There is something so charming about a home covered in vines. However, those of us in cooler climates sometimes have to deal with a house covered in dead-looking vines throughout the winter months if we do not select evergreen types. While most evergreen vines prefer warm, southern climates, there are some semi-evergreen and evergreen vines for zone 6. Continue reading to learn more about growing evergreen vines in zone 6.
Choosing Evergreen Vines for Zone 6
Semi-evergreen or semi-deciduous, by definition, is a plant that loses its leaves for only a short time as new leaves form. Evergreen naturally means a plant that retains its foliage throughout the year.
Generally, these are two different categories of plants. However, some vines and other plants can be evergreen in warmer climates but semi-evergreen in cooler climates. When vines are used as ground covers and spend some months beneath mounds of snow, it may be irrelevant whether it is semi-evergreen or a true evergreen. With vines that climb walls, fences or create privacy shields, you may want to make certain they are true evergreens.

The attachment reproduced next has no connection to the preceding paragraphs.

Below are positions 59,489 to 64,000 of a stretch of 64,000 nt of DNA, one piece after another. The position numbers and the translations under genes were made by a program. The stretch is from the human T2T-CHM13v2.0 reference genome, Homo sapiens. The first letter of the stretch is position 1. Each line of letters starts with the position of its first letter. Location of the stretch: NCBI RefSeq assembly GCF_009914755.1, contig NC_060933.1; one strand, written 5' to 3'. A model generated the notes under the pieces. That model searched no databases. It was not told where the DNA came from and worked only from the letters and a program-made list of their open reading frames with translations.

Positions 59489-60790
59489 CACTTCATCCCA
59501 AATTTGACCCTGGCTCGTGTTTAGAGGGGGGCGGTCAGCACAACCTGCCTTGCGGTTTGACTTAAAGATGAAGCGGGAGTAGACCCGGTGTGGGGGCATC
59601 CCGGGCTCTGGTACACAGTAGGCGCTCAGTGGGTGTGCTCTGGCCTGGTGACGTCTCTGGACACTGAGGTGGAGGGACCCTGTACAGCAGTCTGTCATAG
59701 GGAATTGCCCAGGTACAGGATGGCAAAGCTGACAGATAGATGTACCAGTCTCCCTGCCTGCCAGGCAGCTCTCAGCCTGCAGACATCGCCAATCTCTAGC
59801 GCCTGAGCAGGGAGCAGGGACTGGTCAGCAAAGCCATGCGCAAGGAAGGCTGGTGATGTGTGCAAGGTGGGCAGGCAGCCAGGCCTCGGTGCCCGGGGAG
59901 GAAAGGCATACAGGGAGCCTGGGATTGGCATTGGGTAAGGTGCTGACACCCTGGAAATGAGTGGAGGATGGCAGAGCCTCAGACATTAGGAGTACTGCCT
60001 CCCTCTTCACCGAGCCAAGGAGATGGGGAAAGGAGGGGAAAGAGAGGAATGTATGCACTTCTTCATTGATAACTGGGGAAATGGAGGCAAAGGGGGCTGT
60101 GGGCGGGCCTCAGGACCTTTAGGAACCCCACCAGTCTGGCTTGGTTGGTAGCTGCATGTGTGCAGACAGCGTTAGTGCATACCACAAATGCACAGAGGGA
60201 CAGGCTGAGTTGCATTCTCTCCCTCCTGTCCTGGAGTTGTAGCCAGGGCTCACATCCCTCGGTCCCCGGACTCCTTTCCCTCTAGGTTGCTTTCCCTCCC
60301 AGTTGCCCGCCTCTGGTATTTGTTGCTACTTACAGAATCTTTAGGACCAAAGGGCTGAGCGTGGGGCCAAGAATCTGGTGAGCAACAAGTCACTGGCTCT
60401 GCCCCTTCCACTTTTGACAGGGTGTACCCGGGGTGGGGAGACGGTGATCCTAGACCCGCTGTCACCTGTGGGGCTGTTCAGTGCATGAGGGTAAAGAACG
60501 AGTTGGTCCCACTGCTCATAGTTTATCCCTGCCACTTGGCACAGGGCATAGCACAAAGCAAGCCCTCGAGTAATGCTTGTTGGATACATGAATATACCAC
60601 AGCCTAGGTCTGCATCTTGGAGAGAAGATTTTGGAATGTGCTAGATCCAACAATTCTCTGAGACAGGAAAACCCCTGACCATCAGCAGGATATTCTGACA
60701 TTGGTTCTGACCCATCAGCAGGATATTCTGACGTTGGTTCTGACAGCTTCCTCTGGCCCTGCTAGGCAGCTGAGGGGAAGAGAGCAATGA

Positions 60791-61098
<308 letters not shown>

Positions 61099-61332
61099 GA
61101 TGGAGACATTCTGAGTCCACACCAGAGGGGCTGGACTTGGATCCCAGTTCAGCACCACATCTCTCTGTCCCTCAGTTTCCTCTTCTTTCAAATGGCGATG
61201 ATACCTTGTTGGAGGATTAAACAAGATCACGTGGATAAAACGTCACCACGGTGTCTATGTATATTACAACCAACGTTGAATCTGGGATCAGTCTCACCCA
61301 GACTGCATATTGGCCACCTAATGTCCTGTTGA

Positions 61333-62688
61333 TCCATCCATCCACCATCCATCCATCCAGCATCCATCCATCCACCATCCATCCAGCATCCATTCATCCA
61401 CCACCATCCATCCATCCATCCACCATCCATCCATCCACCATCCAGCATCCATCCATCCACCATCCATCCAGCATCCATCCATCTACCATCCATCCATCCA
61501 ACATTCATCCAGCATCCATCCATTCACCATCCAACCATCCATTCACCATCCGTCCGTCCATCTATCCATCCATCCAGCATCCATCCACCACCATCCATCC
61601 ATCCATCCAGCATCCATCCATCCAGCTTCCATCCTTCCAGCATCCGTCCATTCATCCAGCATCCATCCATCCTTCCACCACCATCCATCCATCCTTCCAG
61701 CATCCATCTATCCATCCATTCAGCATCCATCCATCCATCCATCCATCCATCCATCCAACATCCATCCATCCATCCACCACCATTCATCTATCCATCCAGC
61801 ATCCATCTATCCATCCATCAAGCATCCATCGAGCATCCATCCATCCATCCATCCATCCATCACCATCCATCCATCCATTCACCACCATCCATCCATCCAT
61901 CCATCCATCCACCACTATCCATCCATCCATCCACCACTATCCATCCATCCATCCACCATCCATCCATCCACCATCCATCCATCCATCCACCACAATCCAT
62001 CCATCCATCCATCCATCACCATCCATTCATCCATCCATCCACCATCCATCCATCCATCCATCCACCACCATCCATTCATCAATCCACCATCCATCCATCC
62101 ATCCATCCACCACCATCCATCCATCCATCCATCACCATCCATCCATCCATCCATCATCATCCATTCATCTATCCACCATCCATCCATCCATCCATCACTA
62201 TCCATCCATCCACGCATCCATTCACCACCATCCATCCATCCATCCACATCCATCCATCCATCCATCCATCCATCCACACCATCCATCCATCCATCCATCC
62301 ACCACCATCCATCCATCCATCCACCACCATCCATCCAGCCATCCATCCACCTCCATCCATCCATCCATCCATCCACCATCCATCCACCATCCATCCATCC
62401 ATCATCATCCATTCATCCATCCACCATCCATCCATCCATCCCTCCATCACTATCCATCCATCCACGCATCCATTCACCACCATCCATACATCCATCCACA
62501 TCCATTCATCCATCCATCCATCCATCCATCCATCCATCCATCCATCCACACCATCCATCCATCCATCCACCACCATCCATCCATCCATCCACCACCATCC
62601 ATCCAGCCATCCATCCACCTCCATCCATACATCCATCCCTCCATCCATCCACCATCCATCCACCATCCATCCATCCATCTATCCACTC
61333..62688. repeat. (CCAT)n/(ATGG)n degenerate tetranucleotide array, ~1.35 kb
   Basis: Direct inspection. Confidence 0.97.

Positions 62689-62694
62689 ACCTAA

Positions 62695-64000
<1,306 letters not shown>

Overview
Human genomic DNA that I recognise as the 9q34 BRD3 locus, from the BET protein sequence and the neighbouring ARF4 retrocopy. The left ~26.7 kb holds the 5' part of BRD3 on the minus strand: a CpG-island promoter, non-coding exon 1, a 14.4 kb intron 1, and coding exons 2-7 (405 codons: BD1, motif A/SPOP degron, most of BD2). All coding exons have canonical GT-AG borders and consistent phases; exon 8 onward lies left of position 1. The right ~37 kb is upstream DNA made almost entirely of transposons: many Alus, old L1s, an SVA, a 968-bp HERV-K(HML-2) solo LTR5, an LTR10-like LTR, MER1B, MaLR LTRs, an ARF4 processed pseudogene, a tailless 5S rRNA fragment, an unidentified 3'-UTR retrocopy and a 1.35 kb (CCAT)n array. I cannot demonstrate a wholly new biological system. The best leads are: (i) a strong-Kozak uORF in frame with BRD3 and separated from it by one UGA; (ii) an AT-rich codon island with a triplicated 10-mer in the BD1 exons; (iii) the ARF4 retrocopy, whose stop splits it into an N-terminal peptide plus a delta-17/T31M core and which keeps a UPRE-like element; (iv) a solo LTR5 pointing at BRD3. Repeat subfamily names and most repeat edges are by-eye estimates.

Hardy Evergreen Vines
Below is a list of zone 6 evergreen vines and their characteristics:
Purple Wintercreeper (Euonymus fortunei var. Coloratus) – Hardy in zones 4-8, full-part sun, evergreen.
Trumpet Honeysuckle (Lonicera sempirvirens) – Hardy in zones 6-9, full sun, may be semi-evergreen in zone 6.
Winter Jasmine (Jasminum nudiflorum) – Hardy in zones 6-10, full-part sun, may be semi-evergreen in zone 6.
English Ivy (Hedera helix) – Hardy in zones 4-9, full sun-shade, evergreen.
Carolina Jessamine (Gelsemium sempervirens) – Hardy in zones 6-9, part shade-shade, evergreen.
Tangerine Beauty Crossvine (Bignonia capreolata) – Hardy in zones 6-9, full sun, may be semi-evergreen in zone 6.
Five-leaf Akebia (Akebia quinata) – Hardy in zones 5-9, full-part sun, may be semi-evergreen in zones 5 and 6.